by Camelia Miron Skiba
Way back in the day when we were traveling as a family, my only concern was how much fun will I have. Not what I was to pack, where I was to sleep or what I was to eat, how were we getting there or any other accommodation details; those were left to my parents. They were the adults, they took care of everything while us kids were in for the time of our life.
This past weekend I went camping (insert a long big pause here, as did one of my friends when I told her. She stared at me and said, “You, camping?” As if I told her I was about to fly to the moon). I made a list, packed two cars, five kids and a dog and off we went.
I won’t bore you with details of the drive (about 3 hours) or how I never understood aggressive driving, but I will tell you this: I was SCARED. I was in charge of five other lives+ 1 dog. Granted I had Pat and Alyssa with me (who are over twenty), but to me they are still kids. I was the one who needed to figure out sleeping quarters, food and water supplies, stay warm and safe in the middle of nowhere. All the way to the camping ground I kept telling myself, I am not insane. I will spend time with my son and his girlfriend, my nephew and my nieces, so very precious time. I am doing the right thing. I will figure out things. I will be ok. They will be ok. Reminded myself to breathe in between all theses mantra-like thoughts.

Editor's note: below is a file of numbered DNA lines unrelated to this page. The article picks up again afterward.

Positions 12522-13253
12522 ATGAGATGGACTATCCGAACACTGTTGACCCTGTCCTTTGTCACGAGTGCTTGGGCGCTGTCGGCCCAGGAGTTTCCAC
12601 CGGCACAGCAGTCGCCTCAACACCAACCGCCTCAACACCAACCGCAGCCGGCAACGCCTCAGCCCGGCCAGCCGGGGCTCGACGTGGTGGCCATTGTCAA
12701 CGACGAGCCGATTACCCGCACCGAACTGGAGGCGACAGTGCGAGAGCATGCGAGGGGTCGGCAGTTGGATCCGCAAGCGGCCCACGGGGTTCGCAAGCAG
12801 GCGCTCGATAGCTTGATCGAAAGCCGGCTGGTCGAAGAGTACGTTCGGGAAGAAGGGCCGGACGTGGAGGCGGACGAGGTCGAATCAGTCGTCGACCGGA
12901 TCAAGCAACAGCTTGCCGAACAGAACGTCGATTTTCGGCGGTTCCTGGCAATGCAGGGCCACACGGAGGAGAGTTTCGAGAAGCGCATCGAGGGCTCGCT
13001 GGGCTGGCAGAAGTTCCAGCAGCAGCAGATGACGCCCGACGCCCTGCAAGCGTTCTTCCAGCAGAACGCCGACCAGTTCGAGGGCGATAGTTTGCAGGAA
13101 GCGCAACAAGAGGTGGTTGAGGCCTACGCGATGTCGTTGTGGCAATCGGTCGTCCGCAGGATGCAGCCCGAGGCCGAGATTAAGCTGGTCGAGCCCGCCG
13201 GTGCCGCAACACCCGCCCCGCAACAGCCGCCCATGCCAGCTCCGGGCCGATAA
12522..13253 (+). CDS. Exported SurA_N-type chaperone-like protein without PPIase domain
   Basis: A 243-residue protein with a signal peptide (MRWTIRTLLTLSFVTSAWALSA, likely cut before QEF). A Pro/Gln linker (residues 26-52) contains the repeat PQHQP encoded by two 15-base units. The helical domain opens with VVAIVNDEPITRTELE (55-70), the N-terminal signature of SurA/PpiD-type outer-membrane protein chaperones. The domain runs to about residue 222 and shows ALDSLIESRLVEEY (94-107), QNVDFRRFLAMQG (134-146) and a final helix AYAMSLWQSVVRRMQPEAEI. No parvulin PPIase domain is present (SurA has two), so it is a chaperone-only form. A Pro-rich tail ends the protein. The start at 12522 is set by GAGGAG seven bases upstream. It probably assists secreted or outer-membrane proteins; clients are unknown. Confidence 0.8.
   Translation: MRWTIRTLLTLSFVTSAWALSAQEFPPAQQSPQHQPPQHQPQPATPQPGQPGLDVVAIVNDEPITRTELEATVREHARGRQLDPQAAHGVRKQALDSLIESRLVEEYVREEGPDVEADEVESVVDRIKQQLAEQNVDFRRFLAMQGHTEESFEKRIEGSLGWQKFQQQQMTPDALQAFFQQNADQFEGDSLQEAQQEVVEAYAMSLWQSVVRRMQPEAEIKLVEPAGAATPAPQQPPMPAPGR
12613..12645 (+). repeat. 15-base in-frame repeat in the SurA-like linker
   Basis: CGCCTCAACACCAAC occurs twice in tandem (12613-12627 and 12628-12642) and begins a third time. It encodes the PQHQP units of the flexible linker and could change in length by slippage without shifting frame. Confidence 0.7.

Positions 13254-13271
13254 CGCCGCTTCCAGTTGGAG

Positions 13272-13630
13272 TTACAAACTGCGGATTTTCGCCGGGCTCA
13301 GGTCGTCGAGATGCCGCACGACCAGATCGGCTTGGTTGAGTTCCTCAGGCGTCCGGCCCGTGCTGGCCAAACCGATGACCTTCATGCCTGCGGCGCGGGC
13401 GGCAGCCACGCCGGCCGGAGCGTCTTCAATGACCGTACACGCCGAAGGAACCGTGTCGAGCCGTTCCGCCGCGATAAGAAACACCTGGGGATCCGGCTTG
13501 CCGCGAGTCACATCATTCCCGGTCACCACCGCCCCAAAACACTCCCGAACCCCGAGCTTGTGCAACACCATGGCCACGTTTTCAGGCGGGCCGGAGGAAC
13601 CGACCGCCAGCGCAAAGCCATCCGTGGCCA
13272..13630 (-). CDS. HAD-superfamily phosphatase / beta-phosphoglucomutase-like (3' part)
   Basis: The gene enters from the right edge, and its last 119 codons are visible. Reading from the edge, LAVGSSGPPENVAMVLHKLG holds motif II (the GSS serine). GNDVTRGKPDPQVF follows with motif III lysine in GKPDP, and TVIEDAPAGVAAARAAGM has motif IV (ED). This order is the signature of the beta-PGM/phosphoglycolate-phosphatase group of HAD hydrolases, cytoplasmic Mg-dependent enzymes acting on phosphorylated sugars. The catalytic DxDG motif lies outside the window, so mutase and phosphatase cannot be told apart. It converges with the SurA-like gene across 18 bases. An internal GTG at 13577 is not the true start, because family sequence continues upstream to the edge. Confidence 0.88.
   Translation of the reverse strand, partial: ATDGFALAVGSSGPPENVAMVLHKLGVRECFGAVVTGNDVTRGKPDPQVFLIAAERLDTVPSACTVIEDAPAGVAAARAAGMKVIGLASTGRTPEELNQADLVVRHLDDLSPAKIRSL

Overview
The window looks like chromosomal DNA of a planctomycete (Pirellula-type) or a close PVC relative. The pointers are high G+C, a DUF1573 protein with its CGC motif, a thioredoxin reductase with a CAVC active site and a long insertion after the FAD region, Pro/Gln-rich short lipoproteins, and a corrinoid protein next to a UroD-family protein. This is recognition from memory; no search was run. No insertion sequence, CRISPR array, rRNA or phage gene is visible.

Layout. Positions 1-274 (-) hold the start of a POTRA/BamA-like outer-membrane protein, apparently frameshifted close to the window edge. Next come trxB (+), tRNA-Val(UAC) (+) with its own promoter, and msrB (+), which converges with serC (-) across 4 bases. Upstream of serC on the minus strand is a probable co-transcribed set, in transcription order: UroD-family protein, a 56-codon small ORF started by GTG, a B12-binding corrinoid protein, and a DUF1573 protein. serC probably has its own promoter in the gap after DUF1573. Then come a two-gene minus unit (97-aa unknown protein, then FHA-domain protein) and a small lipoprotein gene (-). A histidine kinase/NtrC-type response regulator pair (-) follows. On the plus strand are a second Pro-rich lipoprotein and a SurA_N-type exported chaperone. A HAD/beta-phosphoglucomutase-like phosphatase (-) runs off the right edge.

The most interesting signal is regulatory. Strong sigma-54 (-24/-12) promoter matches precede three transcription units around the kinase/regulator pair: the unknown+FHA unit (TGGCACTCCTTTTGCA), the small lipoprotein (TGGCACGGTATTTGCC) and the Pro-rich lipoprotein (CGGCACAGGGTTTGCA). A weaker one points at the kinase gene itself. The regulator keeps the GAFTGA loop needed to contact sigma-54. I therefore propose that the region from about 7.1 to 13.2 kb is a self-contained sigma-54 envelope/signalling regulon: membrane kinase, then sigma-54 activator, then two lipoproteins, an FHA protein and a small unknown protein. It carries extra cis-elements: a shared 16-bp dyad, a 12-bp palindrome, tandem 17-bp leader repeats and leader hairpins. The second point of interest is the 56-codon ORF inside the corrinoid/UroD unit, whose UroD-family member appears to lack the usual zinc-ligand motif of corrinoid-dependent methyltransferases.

Pat got there before us and already unpacked the tent (mind you he only did this once before, a different tent, much smaller). I kept looking at him in awe how he went back and forth between reading the instructions and putting together the tent, one rope at a time. Tudor, my nephew was at his side and so willing to help. Us girls unpacked the mattresses, chairs and whatnot. When the tent was up and everything in its place, we went for a hike until we worked out a hunger.
We had a beautiful fire going, hotdogs and s’mores, told scary stories and
eventually went inside for some games. Later on as I listened to the howling wind in the moon-lit tent, I had an overwhelming thought, that I no longer was the carefree kid letting everyone around me taking care of things, but now I was the one taking care of others. That somewhere along the line, I walked into my parents’ shoes and at the same time passed the baton to my son. That if you do the right thing, your path will enfold before your eyes and your life will come full circle.